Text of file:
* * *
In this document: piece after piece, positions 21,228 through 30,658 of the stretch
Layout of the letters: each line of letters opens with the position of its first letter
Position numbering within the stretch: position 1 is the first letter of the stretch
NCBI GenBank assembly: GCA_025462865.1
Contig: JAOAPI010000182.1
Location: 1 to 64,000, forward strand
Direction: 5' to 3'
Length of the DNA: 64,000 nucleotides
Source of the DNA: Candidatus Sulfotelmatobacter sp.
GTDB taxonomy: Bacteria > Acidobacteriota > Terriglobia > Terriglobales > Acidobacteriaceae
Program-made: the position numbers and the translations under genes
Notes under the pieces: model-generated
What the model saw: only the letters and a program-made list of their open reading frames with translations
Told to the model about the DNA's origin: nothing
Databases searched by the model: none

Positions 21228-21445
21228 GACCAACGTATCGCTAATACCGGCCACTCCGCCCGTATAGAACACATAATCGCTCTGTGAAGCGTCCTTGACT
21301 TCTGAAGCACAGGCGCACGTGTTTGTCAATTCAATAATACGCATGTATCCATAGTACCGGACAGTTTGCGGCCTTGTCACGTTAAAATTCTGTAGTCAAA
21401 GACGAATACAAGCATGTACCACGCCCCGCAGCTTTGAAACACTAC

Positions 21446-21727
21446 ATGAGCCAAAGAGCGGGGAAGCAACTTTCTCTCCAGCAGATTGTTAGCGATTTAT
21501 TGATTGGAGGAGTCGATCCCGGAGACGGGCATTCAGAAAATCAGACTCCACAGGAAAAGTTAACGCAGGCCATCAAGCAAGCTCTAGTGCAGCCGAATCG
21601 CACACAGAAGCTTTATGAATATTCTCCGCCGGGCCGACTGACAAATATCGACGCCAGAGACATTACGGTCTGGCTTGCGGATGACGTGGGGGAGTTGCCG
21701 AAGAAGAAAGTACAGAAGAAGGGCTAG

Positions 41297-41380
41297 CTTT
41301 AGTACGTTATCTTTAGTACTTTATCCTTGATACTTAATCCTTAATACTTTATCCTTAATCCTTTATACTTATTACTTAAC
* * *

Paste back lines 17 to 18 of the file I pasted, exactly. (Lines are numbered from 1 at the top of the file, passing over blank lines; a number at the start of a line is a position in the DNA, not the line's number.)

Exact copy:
21228 GACCAACGTATCGCTAATACCGGCCACTCCGCCCGTATAGAACACATAATCGCTCTGTGAAGCGTCCTTGACT
21301 TCTGAAGCACAGGCGCACGTGTTTGTCAATTCAATAATACGCATGTATCCATAGTACCGGACAGTTTGCGGCCTTGTCACGTTAAAATTCTGTAGTCAAA